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愚人节快乐！ (Yuren Jie kuaile!) Happy April Fool's!
April Fool’s Day (愚人节, Yuren Jie, literally: 'foolish man festival') is a day for fun and jokes that is catching on in China. Pranks include tricking people with fake news, scaring them, or sticking signs on people without their knowing that they are wearing it. It started in Europe more than 500 years ago, and it was originally a Western day for jokes and pranks. Now people in Hong Kong and China also engage in the fun.
On April 1st every year in the Western world and in many Eastern countries, people often make jokes, hoaxes, and have fun. Because of British influence, the custom is observed in Hong Kong. In China, some kids play pranks on each other partly because they are taught about it by the many foreign teachers.
A famous April Fool's hoax in Hong Kong in 2003 was a report put on a site by a student that so many people were infected with SARS that Hong Kong was quarantined, the ports were closed so that no one could enter or leave Hong Kong, and Tung Chee Hwa who was the Chief Executive of Hong Kong had resigned. Hong Kong’s supermarkets were overwhelmed with panicking people trying to stock food for the crisis.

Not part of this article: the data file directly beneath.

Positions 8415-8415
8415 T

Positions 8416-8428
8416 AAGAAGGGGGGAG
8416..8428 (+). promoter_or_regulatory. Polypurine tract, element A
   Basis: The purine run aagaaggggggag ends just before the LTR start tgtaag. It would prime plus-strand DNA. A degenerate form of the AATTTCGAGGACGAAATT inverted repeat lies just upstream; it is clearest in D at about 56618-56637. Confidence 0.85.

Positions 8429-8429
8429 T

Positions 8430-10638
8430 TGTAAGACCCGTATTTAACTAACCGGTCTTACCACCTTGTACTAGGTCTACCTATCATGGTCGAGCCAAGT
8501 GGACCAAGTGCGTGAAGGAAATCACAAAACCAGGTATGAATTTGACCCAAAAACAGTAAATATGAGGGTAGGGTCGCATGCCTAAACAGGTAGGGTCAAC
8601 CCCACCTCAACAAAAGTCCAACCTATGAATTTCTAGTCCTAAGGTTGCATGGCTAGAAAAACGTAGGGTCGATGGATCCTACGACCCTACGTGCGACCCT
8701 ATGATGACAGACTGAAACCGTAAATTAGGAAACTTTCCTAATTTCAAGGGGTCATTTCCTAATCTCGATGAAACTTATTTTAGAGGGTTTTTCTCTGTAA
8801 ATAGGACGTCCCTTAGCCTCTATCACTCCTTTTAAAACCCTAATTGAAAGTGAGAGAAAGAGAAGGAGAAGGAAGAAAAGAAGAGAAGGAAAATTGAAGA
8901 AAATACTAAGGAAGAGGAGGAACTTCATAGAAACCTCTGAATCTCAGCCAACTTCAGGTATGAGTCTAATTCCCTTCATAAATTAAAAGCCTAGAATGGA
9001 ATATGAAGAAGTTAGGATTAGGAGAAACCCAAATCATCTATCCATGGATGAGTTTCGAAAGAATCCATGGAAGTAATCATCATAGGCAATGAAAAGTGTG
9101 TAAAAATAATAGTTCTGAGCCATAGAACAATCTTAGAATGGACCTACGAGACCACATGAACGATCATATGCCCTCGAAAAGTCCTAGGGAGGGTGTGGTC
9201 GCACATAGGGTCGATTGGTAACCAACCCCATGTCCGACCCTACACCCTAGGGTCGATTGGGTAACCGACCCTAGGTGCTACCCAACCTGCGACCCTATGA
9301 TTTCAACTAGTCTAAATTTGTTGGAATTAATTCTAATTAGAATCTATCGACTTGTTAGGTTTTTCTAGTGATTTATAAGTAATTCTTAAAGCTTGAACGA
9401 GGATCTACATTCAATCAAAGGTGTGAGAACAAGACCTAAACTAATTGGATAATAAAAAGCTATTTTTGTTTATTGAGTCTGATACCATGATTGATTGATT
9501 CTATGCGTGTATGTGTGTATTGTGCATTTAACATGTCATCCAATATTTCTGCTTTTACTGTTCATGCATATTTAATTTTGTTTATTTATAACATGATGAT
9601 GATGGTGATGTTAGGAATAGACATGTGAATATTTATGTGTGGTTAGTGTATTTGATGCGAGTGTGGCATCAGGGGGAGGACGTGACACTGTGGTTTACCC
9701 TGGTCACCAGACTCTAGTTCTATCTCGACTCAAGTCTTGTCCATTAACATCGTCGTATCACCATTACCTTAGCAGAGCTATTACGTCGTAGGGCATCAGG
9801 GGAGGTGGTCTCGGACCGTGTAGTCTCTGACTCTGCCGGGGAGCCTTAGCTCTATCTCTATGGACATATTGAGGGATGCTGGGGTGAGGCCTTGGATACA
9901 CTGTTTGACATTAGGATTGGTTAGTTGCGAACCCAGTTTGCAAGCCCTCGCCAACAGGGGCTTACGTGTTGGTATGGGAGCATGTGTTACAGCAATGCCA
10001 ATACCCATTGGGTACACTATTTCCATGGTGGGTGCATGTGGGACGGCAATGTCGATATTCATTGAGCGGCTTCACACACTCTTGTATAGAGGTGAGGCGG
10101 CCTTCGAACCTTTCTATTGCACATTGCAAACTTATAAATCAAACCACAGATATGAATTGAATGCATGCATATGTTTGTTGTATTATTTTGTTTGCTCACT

In China, school kids starting playing April fools jokes in the 1990s. Foreign teachers would play jokes on the kids on April Fool's, and many Chinese kids followed suit and took up the fun. Nowadays, it is mainly kids in schools and the younger generation playing such games. But the older generations generally don't. But the day is known widely enough so that sometimes newspapers and websites will run fake news reports to surprise and shock people.
However, sometimes, even leading news editors seem unaware of the Western pranks. For example, recently CCTV, China's TV network, ran a British April Fool's joke as real news. An airline in Britain announced that they would start a glass-bottomed plane service, and CCTV ran it as odd — but real — news. They also posted the news report on their website, and it was up for a couple of days.
Other Western festivals that are catching on in China, but only celebrated by a minority, are linked below.